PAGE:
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Cybersecurity Checklist for Onboarding New Staff

Sep 29, 2022
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Many companies provide employees with a flood of information on their first day of work, such as the organization’s values, vision, work directions, and the various technology platforms used for different activities. However, few remember to discuss cybersecurity practices and expectations on the first day, yet cybersecurity onboarding should be a priority. Every HR department should prioritize onboarding cybersecurity procedures and policies to ingrain an information security culture from the first day a new employee starts. A robust relationship between HR and IT departments can help businesses implement a consistent and productive onboarding experience focused on cybersecurity best practices. 

 

Start with a cybersecurity onboarding checklist

Every business should foster a cyber-secure environment as soon as a new employee signs the offer letter. For instance, creating a checklist comprising the roles of everyone involved in the cybersecurity onboarding process can ensure organizational compliance with cybersecurity requirements and minimizes the risks of new hires making common security mistakes that can compromise data and critical systems.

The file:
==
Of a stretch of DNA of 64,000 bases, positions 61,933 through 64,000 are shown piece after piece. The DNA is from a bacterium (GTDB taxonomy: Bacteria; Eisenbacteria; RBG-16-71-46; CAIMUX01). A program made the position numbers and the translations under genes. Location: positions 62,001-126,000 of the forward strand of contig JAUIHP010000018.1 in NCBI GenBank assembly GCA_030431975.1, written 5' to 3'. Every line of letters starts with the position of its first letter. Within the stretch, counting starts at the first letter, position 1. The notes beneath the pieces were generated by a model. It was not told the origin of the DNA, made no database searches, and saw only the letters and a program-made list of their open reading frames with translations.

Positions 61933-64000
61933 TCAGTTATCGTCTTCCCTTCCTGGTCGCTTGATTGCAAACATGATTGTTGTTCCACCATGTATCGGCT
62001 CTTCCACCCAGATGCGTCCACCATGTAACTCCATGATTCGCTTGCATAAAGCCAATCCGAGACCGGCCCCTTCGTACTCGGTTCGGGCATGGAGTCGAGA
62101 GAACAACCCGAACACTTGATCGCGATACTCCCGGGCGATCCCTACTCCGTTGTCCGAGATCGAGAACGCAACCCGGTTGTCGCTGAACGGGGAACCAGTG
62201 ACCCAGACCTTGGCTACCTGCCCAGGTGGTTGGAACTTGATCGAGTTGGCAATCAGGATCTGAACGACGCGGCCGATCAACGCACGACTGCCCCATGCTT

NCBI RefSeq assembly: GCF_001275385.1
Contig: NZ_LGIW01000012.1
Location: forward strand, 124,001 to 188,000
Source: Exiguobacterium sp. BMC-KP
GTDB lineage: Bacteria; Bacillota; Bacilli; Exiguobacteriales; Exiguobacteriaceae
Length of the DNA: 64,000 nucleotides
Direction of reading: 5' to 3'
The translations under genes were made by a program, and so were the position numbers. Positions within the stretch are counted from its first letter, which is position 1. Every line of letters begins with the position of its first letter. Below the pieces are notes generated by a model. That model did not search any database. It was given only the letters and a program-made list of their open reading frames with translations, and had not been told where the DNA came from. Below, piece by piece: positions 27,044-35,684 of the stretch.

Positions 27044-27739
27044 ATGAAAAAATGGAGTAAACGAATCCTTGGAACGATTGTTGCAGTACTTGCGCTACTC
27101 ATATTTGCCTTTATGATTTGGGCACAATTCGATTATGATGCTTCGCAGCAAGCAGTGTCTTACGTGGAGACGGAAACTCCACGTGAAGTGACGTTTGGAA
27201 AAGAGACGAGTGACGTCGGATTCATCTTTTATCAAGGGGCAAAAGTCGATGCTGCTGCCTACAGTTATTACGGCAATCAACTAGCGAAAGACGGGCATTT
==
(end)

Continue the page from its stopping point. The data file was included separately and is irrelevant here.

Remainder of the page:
CYBERSECURITY CONSIDERATIONS FOR NEW STAFF MEMBERS:

Which department will the new employee be in?
  • Determine the scope of the new employee’s information, application, and network access 

What resources does the new employee need to access in their assigned roles?

  • Define specific access to information and apps
  • Provide role-based access based on employee access needs

Who will manage new employees?

  • Establish a formal line of communication 
  • Define the approval workflow for removing or granting future access privileges 

What are the special access needs for the new hires?

  • Define privileged access management 
  • Establish special access rights beyond the established role-based access permissions 

Have the new employee’s access and accounts been requested?

  • Monitor and track the provisioning/onboarding process 

Have the new employee’s accounts been provisioned?

  • Create new accounts for information, apps, systems, and network access 

Have the new employee’s physical IT assets been requested and configured accurately?

  • Determine the required assets (phones, laptops, computers, key fob) the employee needs to gain access to various resources within the workplace
  • Provision of the new employee’s account before the release of physical assets to enable the employee to commence work immediately after they receive the physical IT assets 

Have the relevant personnel followed up to confirm the new hire has access to necessary resources?

  • If yes, commence cybersecurity training and awareness to ensure the new hires understand the best security practices when using the provisioned accounts, apps, physical IT assets, access rights, etc.

 

Cybersecurity OnBoarding Best Practices

1. Cybersecurity Training and Awareness